New York, April 6, 2009 — Australia, Germany, Ireland, the United Kingdom, and the United States have all introduced emergency measures to mitigate the effects of the global financial crisis. While these measures are still in flux – often undergoing changes by the executive branch – a survey we have conducted across a range of emergency measures implemented by these and other states reveals potential violations of international investment law. A number of these measures may well lead to more disputes under international investment law.
The two emergency measures that have already passed and are most likely to engage international investment law are:
(1) Measures designed to bolster the stability of the financial services industry by increasing the confidence of market participants and ensuring the continuation of bank funding. They encompass liquidity support, recapitalization (through share purchases or otherwise), purchase of specific assets (including “toxic” bank assets), inter-bank (wholesale) lending guarantees, and increases in retail deposit guarantees.
(2) Measures directed at the financial services industry, but structured to increase the availability of credit to other sectors of the economy. Both the United Kingdom and Germany have structured their plans so that participants should support lending to credit-worthy borrowers – mainly small- to medium-sized enterprises – as a condition of the receipt of governmental support.
In each of these categories, there is early but widespread evidence of preference accorded to domestic financial institutions over foreign economic actors.
Implications under International Investment Law
There are approximately 2,800 bilateral and regional investment treaties (including investment chapters in free trade agreements) across the globe. Except for Ireland, the countries we have surveyed have all entered into multiple investment treaty commitments largely with developing countries. Many of these treaties allow for direct claims of foreign investors before an international arbitral tribunal. There are older Treaties of Friendship, Commerce and Navigation in operation and concluded between the OECD countries (which may be especially pertinent given the pattern of capital flows between developed states). These treaties allow disputes to be brought before the International Court of Justice and, at least in the case of the U.S., may be self-executing as a matter of U.S constitutional law potentially giving investors of a State Party the ability to initiate claims before U.S courts.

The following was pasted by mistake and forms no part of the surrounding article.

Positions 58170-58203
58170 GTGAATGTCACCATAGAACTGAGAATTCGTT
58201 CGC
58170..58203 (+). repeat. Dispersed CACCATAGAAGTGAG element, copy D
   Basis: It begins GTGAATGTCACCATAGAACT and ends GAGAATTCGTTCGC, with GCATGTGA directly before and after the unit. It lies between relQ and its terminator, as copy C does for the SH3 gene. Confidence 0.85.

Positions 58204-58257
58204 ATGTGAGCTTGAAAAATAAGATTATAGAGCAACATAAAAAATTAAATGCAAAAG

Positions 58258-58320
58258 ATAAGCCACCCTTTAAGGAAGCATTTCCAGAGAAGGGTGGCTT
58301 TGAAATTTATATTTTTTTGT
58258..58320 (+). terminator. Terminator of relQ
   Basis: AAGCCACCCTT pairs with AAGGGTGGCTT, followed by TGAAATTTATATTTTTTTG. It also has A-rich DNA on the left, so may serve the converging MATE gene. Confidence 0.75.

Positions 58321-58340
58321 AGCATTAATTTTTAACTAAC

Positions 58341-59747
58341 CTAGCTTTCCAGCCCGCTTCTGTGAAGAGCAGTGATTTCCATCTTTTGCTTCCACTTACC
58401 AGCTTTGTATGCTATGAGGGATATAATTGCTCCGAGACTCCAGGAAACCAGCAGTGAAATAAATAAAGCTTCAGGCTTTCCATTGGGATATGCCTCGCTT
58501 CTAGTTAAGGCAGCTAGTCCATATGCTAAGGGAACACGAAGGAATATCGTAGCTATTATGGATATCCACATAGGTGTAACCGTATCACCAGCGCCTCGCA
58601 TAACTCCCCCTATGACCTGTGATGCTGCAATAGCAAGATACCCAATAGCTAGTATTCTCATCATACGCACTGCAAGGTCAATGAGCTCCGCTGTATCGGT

There is widespread evidence of differentiation between domestic financial institutions and foreign bank branches in the laws we have surveyed. This may constitute a violation of the obligation not to discriminate against foreign investors in applicable treaty instruments. Some of these treaties provide for exemptions (including for subsidies and security interests), but these are narrowly tailored and may not shield states from liability at international law.
Despite the public commitment of the G-20 to free market principles, including open trade and investment, it is apparent that states continue to resort to discrimination against foreign actors in the domestic sphere.
These characteristics serve as a timely reminder to revisit the lessons associated with the outbreak of protectionism leading to the Great Depression in the inter-war period.
The preparedness and rapidity by which states are now adopting protectionist measures raise serious questions of whether our existing system is a sufficient check against those problematic tendencies. Ultimately, these sensitive issues may be addressed – in less than optimal ways – in legal rather than diplomatic fora. The 2001 Argentine financial crisis triggered a wave of international litigation against that state. If the trends we are seeing continue, there is no reason to expect any difference in current emergency responses to the global financial crisis.
The Vale Columbia Center on Sustainable International Investment (VCC), led by Dr. Karl P. Sauvant, is a joint center of Columbia Law School and The Earth Institute at Columbia University. It seeks to be a leader on issues related to foreign direct investment (FDI) in the global economy. VCC focuses on the analysis and teaching of the implications of FDI for public policy and international investment law.
Columbia Law School, founded in 1858, stands at the forefront of legal education and of the law in a global society. Columbia Law School joins traditional strengths in international and comparative law, constitutional law, administrative law, business law and human rights law with pioneering work in the areas of intellectual property, digital technology, sexuality and gender, criminal, and environmental law.